Conference Paper
While productive disciplinary engagement has remained a key construct in the learning sciences, there has been limited exploration regarding what motivates learning activities. Accordingly, little is understood about purportedly “disengaged” youth who do not readily take up normative practices in learning environments designed with productive disci...
Conference Paper
Early adolescent learners in inquiry-based science learning environments must grapple with regulating group activity as well as the socioemotional challenges of collaboration. The current study early adolescents’ understandings of the role of peer social relationships and friendships in collaboration in middle school inquiry classrooms. We qualitat...
Article
Full-text available
The current study examines variation in other-regulation, conceptualized as efforts by one student to regulate their group's work. This study extends research which has conceptualized other-regulation as temporarily guiding others' conceptual understanding and skill development by broadening the spectrum of other-regulation to include directive for...
Conference Paper
Full-text available
To succeed, groups need skills to jointly regulate their shared task work. The current study examines variation in other-regulation, or efforts by one student to regulate their group's work. We consider the relationship of directive and facilitative forms of other-regulation with efforts to negotiate competence, given that directive other-regulator...
Conference Paper
Full-text available
Computer-supported inquiry learning has the potential to foster productive engagement with the task and also enhance students' motivation. This may occur because students have the opportunity to collaborate around on authentic problems, often situated in media-rich environments. However, we have limited understanding of the quality of engagement fo...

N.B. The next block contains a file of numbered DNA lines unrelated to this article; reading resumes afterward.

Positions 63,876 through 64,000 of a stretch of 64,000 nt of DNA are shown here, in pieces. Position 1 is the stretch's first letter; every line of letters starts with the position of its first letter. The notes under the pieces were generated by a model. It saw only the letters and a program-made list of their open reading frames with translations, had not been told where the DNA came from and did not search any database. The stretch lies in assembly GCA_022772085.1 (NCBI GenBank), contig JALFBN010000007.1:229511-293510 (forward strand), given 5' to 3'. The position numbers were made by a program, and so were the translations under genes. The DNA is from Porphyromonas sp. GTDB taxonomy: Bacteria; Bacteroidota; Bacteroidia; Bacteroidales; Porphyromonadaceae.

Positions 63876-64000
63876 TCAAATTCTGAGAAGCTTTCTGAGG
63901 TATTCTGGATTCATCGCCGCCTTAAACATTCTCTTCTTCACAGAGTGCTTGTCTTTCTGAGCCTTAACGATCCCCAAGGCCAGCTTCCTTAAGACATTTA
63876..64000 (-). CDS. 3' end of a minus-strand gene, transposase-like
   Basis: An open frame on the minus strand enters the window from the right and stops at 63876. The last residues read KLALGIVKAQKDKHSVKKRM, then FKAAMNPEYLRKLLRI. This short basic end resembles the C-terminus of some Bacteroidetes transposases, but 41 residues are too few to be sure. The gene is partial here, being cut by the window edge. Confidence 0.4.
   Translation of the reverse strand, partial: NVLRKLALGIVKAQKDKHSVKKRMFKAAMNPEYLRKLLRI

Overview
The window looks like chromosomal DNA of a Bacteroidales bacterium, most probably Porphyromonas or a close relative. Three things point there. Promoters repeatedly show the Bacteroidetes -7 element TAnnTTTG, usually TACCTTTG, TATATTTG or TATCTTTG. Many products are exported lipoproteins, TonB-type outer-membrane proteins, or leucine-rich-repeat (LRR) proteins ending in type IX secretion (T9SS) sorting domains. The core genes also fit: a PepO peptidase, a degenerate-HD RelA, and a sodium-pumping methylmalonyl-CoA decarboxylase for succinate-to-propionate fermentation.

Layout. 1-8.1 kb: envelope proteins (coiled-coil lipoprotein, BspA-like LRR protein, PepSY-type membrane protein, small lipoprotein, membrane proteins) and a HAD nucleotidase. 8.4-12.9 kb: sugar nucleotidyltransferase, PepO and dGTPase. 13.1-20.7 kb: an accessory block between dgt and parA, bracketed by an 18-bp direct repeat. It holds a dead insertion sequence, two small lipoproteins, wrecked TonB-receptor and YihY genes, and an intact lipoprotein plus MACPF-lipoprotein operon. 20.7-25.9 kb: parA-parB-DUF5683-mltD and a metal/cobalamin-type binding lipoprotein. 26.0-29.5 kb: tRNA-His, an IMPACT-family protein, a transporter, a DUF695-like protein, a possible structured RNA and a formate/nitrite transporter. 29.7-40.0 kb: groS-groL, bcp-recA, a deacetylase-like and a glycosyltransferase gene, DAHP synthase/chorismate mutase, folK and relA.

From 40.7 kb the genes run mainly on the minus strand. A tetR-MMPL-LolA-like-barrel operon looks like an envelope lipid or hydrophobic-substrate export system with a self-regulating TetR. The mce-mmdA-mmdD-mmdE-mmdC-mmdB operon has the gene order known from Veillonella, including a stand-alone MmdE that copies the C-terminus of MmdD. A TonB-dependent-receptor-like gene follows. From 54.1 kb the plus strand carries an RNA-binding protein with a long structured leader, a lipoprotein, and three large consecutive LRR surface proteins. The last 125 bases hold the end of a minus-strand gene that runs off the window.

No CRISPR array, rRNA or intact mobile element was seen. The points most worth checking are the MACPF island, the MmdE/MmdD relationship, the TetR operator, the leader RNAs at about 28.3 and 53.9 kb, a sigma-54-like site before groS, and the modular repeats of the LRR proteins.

Network

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Projects

Projects (3)
Project
Pilot repository for publications and resources by AERA Motivation SIG Members, relevant to topics on motivation in education. Only add published work from 2016 to present.
Project
Marginality situates identity within the context of adolescent development by emphasizing how students handle exclusion in groupwork. Three questions were addressed: (1) how do marginal group members exercise agency?, (2) how do the forms of agency exercised by marginal group members relate to identity trajectories over a semester?, and (3) how does the structure of group activity systems contribute to the formation of marginal identities? Qualitative methods were used to analyze videotaped observations of groupwork and student interviews; comparisons were made using case study methods to explore how learners' trajectories of marginality were impacted by the structure of group activity.
Project
This project expands my previous work on marginality in collaborative groups to addresses how race and class figure into early adolescents' negotiated. I employ interview methods in tandem with quantitative measures in informal learning contexts. Special theoretical attention is given to regional sociopolitical context as a contributor to experiences of marginality.